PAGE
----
The time is fast approaching when we will be scouring storefronts and some folks will go online to look for the perfect gifts for family and friends. And for those on a budget, be it necessary or simply a self-imposed frugality, gift-giving can pose a problem in terms of available resources. My first rule of holiday shopping is to do so with cash—not credit. Going into debt to purchase gifts doesn’t help anyone but the banks. So, where do you start?
Easy for both those shoppers who are finally seeing the light and cutting back or, for those who aren’t in a position to part with much, the local consignment shop in your community is a ‘must’. No matter what type of community you reside in, if you have a consignment store, you have access to something that will make a great gift for someone, even if you don’t stumble across it yourself. It’s still worth a regular look. Ladies with fast-fashion sense frequently turn over their still recent, stylish goods for a few bucks so they can move on to the next fad. Connoisseurs of home décor collectables will trade last year’s home party must-have for the funds to buy the latest holiday decoration. People who engage in regular hobbies—from horse riding to photography—will consign used related items for a quick down payment on the updated equipment they are saving for. So, don’t sell consignment shops short. There are a lot of really nice gifts within their walls that might make one of your family members or friends ecstatic.
A great place to find beautiful and much appreciated gifts after the consignment shop is
your local antique mall or flea market. If you have a collector on your list, finding a suitable gift can be both fun and financially feasible. A few of my favorite collectible for my rare groundhog collection have been found at second-hand markets and I cherish those trinkets more than most of my other possessions. You just might surprise your own passionate collector with a rare find that he or she will keep close for a lifetime. Antique stores don’t only offer pricey pieces such as furniture or rare china, you can also find affordable antique toys, crystal, even fine jewelry that won’t break your budget. Finding the unexpected makes browsing these locations fun, whether or not you make a purchase.
Another great way to give is to consider your own possessions. Yep. ‘Shop your own closet’ so to speak. Does your sister compliment your cashmere sweater every time you wear it? Give it to her. Does the watercolor you in your dining room catch the eye of your cousin every time he visits? It’s his. If something doesn’t have a great sentimental value to you and you think you can live life without it, give serious consideration to passing it along. The financial value doesn’t matter. If the recipient really likes the item, it will
mean more than any new gizmo or gadget you could ever buy at a store. And perhaps your thoughtfulness will inspire them to make someone else’s holiday special by sharing a gift of their own. One of my greatest joys is sharing books. As an avid reader I purchase so many and even when I get them off the discount table, I know they are more than a lot of my reader friends can afford. And why keep books sitting around unless I really think I’ll read or refer to them again? I have several family members and friends who read as avidly as I do and I send my books to them as soon as I have enough to fill a box. Even if I have to mail them, shipping becomes the most expensive part of the gift and that’s a bargain.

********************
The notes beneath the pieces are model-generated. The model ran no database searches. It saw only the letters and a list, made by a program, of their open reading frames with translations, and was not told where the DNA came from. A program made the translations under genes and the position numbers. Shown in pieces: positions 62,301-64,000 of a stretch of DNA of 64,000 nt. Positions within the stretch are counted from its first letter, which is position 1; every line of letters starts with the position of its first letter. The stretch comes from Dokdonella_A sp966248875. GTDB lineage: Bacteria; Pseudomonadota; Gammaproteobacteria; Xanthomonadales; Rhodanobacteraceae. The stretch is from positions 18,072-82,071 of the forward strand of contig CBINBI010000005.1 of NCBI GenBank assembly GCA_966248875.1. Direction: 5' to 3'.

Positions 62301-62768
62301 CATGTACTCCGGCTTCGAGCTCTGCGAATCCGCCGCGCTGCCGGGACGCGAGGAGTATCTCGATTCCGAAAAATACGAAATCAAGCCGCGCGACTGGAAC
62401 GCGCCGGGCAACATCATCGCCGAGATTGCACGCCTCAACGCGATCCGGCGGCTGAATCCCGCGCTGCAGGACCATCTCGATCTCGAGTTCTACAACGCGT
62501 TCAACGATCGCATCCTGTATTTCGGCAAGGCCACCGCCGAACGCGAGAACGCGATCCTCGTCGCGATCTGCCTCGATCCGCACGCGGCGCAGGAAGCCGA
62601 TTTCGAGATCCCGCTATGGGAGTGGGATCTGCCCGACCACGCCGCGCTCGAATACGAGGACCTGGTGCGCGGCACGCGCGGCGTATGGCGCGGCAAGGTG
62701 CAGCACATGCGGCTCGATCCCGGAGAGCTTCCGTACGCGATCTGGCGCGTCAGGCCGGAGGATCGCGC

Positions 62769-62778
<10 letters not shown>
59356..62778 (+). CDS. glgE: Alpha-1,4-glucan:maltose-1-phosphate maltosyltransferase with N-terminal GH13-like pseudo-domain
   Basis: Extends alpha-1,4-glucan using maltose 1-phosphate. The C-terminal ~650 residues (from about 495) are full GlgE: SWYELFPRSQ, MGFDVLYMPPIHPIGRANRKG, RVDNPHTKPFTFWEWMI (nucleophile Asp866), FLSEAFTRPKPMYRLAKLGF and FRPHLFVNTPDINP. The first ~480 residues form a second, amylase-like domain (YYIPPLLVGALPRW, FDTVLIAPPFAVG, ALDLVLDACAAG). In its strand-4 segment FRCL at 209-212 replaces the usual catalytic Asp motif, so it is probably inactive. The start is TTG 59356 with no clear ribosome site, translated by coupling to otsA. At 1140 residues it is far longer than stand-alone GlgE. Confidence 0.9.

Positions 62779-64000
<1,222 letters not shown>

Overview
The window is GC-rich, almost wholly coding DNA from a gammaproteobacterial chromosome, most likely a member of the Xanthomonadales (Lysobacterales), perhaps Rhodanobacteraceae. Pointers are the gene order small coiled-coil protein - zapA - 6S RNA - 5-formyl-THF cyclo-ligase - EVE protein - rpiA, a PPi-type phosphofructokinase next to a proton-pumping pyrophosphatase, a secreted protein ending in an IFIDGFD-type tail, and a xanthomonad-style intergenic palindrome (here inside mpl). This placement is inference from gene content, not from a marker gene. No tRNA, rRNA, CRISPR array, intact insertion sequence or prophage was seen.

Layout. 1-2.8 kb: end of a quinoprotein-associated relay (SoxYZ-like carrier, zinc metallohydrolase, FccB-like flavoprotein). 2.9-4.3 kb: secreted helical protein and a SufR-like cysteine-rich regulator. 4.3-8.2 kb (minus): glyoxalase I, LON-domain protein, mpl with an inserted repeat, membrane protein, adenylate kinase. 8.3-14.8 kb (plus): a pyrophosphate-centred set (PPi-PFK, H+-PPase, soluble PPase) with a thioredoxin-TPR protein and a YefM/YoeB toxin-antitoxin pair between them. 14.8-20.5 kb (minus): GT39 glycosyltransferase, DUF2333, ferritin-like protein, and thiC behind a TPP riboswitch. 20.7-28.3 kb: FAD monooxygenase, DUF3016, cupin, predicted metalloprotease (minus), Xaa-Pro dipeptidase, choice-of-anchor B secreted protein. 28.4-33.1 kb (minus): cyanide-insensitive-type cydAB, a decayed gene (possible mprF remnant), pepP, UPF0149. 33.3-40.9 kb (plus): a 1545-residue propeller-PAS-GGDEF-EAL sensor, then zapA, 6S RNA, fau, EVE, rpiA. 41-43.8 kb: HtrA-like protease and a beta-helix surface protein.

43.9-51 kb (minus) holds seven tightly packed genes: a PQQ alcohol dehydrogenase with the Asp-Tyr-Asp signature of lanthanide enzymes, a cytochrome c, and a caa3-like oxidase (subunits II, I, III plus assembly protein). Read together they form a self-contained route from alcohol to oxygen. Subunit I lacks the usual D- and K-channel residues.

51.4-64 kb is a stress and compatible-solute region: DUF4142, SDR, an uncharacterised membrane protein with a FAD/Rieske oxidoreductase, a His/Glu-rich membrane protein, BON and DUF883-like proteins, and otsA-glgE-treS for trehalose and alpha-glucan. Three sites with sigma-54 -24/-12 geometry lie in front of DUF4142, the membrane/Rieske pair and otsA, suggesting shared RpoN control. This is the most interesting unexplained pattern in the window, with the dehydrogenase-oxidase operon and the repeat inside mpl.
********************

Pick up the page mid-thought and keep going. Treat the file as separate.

While lots of folks give up and give in to the gift card strategy, there is one more thing I’d like to receive in lieu of the plastic cash and that is a gift donation to a charity I adore. Everyone who knows me knows they can make a donation to an equestrian charity, my local
dog shelter or greyhound rescue, or the local food pantry in my name and I’m just as happy as if I’d opened a paper wrapped present. I am mindful of the needs of others in my community through my simple practice of gratitude and I get great joy from giving. Even a dollar to a legitimate charity can make a difference. And most charities don’t disclose the amount you donate in someone’s name, they simply send a ‘thank you’.
Don’t think your time counts as a gift? Guess again. Your great aunt Jennie might like nothing more than for you to offer to cook her dinner or show up at her door with a fresh bouquet, then to sit down and reminisce over old family photos. Offering to spend an evening with your grandmother or your elderly neighbor who dog sits so you can
address her Christmas cards may be more valuable than you know. Take a small box of candy and brew the coffee and make an afternoon of it. If you have children or grandchildren in their ‘teenage years’ where their time is their most prized possession, have them offer to stop by a loved one’s house for a movie day complete with cocoa and popcorn. Better yet, send them on a yard work expedition for a day. Time is a gift that is always in short supply and shouldn’t be undersold.
If all else fails, and for those in your life that you want to acknowledge with a thoughtful gift of appreciation, remember that you needn’t break out your VISA to buy a meaningful gift. My family absolutely loves Christmas and a new ornament for the tree will provide memories for years to come. My pen-pal loves that I send her a book of p
retty stamps. My sister enjoys getting craft items that she can use in her many sewing pursuits, like a supply of beautiful buttons. If you really think about the person you are buying for, you can find reasonably priced yet still very meaningful new gifts.
Your gift is always appreciated when it’s beautifully wrapped but don’t sell short a gift that doesn’t come with a bow. It’s the meaning between you and the recipient that will surely please. Give it with all your heart and it will make a memory to last forever.
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